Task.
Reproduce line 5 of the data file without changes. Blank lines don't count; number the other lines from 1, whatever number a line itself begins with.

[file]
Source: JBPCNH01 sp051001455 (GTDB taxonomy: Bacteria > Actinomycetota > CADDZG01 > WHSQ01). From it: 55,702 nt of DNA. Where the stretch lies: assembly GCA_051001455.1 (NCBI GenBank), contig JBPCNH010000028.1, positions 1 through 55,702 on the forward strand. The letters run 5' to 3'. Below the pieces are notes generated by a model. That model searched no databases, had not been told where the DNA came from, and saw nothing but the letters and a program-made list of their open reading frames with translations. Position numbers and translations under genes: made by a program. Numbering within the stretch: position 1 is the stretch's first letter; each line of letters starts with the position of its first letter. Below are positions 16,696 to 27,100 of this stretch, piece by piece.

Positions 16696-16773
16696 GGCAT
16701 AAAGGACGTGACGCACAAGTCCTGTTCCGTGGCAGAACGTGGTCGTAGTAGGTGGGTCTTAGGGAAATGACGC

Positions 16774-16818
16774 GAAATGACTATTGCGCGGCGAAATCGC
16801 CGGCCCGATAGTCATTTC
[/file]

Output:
Positions 16774-16818